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98 Flora • As a ruse to deceive an opposing force of the true strength or even presence of an army, logs were sometimes disguised as cannons and called “Quaker guns.” Private Robert A. Moore, 17th Mississippi Regiment, near Leesburg, Virginia, on Dec. 29, 1861: “Some of the boys have been over near the battleground discovered two gum logs mounted on our breastworks as cannon .”8 • However, in at least one instance sweetgum logs were actually used as barrels of functioning cannons. The “Sweet Gum Battery” comprised six 6-pounders and one 12-pounder and was manned by the 33rd Missouri Volunteers at Spanish Fort, Alabama, in early 1865. A description cites: “They were made of sweet gum wood, and banded at the muzzle and breech with a band of iron about one inch wide and one-quarter of an inch thick. The gun and carriage were separate, the carriage being a block of wood with a socket for the breech of the gun, giving the gun an elevation of about 45 degrees. The ordinary 6 and 12-pound shells were used, the surface being coated with turpentine to secure ignition of the fuse . . . . The men became so expert as to be able to burst a shell within the size of an army blanket at 500 to 600 yards distance.”9 • Sweet Gum Stable was a stop of the Underground Railroad located at the corner of Main and West Seventh Streets in New Albany, Indiana. Fugitive slaves were harbored there after crossing the Ohio River on their way to freedom.10 Syca m o r e Sycamore (Platanus occidentalis), often called “plane tree” during the Civil War era, is one of the largest hardwoods in eastern North America, growing to heights of 170 feet with a diameter of ten feet. It is easily recognized by its large lobed leaves and light-colored bark that flakes off in long thin sheets. Sycamore grows best in rich, moist, riparian soils where the hollows in older trees provide homes for wood ducks, owls, and squirrels. During the Civil War sections of sycamore logs were a favored material for butcher   Walnut, Hickory, and Pecan 99 blocks. The wood was also used for ox yokes, crates, tobacco boxes, crossties , and cooperage.1 In the South, the globe-shaped fruits, like those of sweetgum, were used for lighting when soaked in oil. Referring to a Catholic nun working at a Confederate hospital in Shelby Springs, Alabama, a writer penned, “she made her profession on a makeshift altar on a cold January morning in 1863 with sycamore balls burning in lard oil for lights instead of candles.”2 Private Theodore F. Upson, 100th Indiana Infantry Volunteers, on Nov. 24, 1864, after the battle of Griswoldville, Georgia: “We had no coffins, but I could not bear to think of putting my old friend into his grave in that way. I remembered that at a house a short distance away I had seen a gum or hollow sycamore log of about the right length and size. We got it, split it in halves, put one in the grave dug in the sandy soil, put his lifeless body in it, covered it with the other half, filled up the grave and by the light of a fire we had built with the rails, marked with a peice of lumber pencil his name, Company, and Regiment.”3 Private Wilbur Fisk, 2nd Vermont Volunteers, near Warrenton, Virginia , in a letter to his hometown newspaper on Aug. 13, 1863: “We had been obliged to go nearly three miles to get this one luxury [foraged milk], to cross two streams, one on loose flood wood and the other on the trunk of a huge sycamore tree, where the torrent dashed and foamed as if it would delight to engulf us for ever milk and all.”4 Rev. Francis Springer, chaplain, 10th Illinois Cavalry, in northwestern Arkansas, on Aug. 16, 1863: “we camp at the Big Spring on Flint Creek. . . . This fine large spring of clean cool water with the surrounding stand of oaks, sycamore, & persimmons, is truly grateful to weary soldiers.”5 Wa l n u t, H i c ko ry, a n d P e ca n Walnuts (Juglans spp.), hickories (Carya spp.), and pecans (Carya spp.) are deciduous trees in the same taxonomic family. Dense, hard wood and edible nuts are characteristics of most species. Two types of walnut (black walnut, J. nigra, and butternut, J. cinerea) and about twenty species of...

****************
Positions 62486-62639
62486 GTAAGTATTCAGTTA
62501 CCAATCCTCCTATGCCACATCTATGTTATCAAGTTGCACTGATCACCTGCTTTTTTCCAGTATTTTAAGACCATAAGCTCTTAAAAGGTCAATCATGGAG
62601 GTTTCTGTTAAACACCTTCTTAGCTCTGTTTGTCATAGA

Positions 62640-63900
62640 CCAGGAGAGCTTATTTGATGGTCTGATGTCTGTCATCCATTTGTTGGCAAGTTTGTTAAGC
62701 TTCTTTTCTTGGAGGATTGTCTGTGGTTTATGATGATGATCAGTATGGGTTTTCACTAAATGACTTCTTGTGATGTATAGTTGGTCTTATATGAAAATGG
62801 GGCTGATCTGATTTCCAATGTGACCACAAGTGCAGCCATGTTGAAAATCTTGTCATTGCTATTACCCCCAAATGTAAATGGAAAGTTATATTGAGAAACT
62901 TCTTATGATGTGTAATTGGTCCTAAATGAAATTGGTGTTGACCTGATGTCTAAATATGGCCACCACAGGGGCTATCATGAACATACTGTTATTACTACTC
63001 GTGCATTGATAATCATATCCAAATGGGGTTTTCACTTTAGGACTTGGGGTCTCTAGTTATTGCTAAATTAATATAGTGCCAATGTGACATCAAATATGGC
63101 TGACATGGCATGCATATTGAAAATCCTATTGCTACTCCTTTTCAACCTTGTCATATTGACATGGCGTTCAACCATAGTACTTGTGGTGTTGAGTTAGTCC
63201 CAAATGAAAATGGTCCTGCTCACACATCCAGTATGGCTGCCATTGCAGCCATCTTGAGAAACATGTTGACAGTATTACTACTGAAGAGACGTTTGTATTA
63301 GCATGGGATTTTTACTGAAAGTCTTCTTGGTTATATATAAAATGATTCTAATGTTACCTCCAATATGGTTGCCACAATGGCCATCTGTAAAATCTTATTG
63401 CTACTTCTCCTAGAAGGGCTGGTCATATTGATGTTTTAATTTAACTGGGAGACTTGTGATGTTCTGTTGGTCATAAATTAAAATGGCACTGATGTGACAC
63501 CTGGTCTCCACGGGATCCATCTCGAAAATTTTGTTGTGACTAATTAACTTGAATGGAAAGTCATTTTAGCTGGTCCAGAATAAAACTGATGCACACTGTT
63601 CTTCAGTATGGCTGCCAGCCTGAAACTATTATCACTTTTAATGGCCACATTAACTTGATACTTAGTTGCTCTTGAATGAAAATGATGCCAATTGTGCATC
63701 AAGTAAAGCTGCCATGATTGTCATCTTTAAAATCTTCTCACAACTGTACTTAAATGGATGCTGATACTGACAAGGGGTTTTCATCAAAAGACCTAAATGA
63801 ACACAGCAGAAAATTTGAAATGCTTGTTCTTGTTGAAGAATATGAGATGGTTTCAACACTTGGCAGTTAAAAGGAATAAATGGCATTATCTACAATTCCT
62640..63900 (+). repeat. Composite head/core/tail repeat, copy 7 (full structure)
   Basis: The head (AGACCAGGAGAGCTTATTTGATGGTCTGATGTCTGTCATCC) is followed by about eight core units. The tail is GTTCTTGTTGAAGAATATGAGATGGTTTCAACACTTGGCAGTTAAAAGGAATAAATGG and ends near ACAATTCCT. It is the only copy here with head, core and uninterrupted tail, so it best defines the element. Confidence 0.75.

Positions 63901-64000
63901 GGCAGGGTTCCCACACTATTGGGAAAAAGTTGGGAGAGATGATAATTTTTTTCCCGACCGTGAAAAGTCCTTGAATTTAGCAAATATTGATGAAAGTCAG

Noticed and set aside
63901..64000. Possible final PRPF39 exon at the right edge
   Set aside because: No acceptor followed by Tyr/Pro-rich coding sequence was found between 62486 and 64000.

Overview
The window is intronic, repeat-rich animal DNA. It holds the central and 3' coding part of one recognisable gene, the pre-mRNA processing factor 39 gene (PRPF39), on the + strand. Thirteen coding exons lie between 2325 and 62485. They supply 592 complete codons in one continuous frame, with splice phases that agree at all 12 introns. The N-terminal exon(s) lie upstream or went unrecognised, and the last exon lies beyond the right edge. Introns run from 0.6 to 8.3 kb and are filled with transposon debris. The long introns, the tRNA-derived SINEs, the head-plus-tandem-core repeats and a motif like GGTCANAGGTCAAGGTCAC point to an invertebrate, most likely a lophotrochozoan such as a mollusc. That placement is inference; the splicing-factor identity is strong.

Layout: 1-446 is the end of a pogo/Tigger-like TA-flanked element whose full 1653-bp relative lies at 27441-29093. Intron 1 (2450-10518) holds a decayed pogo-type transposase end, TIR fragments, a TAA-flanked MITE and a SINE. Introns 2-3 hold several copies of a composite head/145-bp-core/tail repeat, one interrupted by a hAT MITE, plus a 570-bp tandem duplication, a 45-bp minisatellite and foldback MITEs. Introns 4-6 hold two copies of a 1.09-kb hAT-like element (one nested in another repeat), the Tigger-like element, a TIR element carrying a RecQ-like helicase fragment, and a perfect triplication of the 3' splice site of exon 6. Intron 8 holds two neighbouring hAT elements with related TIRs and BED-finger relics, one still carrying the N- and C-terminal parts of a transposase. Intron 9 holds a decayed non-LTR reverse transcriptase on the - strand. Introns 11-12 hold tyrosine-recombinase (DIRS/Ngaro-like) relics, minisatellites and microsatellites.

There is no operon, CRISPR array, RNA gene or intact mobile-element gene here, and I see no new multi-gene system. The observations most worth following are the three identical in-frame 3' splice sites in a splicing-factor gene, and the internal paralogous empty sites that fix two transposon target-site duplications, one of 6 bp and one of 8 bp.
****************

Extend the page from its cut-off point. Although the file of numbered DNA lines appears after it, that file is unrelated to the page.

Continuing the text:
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Additional Information

ISBN
9780807137994
Print ISBN
9780807136881
MARC Record
OCLC
680039323
Pages
280
Launched on MUSE
2013-01-01
Language
English
Open Access
N
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